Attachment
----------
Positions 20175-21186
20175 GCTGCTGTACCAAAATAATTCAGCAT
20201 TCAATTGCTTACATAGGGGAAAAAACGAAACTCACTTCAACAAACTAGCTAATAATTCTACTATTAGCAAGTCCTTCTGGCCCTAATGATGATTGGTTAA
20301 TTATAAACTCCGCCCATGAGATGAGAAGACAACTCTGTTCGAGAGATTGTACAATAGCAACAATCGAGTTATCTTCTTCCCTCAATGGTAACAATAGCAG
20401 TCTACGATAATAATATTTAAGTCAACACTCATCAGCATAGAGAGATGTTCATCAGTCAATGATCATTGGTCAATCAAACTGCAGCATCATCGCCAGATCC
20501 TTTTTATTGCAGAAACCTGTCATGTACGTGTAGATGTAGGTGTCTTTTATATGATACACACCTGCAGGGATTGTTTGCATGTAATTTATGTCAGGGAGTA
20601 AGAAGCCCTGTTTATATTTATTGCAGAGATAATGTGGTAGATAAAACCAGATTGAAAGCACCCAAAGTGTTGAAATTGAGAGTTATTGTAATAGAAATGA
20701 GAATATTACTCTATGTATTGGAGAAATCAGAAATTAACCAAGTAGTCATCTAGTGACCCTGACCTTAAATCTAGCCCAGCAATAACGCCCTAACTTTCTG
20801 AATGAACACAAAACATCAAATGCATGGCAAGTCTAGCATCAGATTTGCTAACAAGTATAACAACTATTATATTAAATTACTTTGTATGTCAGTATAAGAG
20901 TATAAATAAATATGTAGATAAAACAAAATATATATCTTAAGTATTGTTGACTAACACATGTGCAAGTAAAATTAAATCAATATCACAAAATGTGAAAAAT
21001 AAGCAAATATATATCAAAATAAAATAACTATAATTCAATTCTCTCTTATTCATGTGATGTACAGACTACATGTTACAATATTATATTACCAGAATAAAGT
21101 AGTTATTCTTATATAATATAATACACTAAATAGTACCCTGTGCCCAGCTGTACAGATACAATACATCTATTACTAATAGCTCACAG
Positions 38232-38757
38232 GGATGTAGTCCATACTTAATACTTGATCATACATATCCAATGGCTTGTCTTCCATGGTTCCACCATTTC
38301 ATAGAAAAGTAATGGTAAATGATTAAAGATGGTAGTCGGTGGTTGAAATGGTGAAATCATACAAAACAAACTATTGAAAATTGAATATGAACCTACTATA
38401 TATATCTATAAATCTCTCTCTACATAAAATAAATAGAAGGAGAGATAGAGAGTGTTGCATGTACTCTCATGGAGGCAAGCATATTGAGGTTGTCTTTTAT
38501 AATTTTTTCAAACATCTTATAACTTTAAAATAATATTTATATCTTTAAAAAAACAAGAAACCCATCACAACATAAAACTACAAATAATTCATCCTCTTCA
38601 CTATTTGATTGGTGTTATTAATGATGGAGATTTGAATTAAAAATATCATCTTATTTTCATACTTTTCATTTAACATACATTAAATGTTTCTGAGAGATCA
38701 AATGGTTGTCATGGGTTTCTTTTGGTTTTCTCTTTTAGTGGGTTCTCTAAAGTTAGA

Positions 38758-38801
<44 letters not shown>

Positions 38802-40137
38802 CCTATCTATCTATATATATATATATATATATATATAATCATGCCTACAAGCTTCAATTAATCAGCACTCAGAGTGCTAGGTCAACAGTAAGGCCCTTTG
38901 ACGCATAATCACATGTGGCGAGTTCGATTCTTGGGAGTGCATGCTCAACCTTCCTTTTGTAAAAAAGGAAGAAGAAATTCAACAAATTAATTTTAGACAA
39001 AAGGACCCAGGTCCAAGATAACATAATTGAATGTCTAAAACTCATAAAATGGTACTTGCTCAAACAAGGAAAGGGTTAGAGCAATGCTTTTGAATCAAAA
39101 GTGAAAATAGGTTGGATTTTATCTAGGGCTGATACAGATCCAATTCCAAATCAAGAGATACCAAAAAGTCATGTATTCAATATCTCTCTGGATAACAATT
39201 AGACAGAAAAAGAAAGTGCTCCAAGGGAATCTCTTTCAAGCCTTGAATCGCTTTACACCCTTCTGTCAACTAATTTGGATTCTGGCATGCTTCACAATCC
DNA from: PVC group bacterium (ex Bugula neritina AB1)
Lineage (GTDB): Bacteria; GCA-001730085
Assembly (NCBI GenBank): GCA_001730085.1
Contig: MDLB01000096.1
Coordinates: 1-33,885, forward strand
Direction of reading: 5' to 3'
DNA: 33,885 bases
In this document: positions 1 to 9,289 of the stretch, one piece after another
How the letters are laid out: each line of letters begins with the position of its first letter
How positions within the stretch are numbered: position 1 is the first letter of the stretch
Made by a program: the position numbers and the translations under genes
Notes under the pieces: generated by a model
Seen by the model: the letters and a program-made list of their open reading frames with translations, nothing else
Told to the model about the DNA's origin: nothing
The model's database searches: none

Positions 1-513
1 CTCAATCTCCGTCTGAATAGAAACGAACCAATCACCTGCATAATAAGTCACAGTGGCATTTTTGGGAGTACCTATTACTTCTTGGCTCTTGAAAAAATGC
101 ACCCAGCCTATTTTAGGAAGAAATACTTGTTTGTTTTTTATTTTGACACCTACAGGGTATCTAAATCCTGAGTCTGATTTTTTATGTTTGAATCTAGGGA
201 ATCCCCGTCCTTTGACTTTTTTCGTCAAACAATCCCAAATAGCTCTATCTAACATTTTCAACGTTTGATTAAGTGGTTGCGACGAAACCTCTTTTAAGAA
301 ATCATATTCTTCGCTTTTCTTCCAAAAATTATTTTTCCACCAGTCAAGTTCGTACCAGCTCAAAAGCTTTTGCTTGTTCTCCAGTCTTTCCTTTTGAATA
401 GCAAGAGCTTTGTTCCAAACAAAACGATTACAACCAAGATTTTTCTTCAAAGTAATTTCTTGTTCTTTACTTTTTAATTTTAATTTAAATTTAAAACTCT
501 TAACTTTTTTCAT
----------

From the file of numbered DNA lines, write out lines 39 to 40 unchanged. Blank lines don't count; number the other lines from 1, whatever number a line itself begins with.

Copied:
Notes under the pieces: generated by a model
Seen by the model: the letters and a program-made list of their open reading frames with translations, nothing else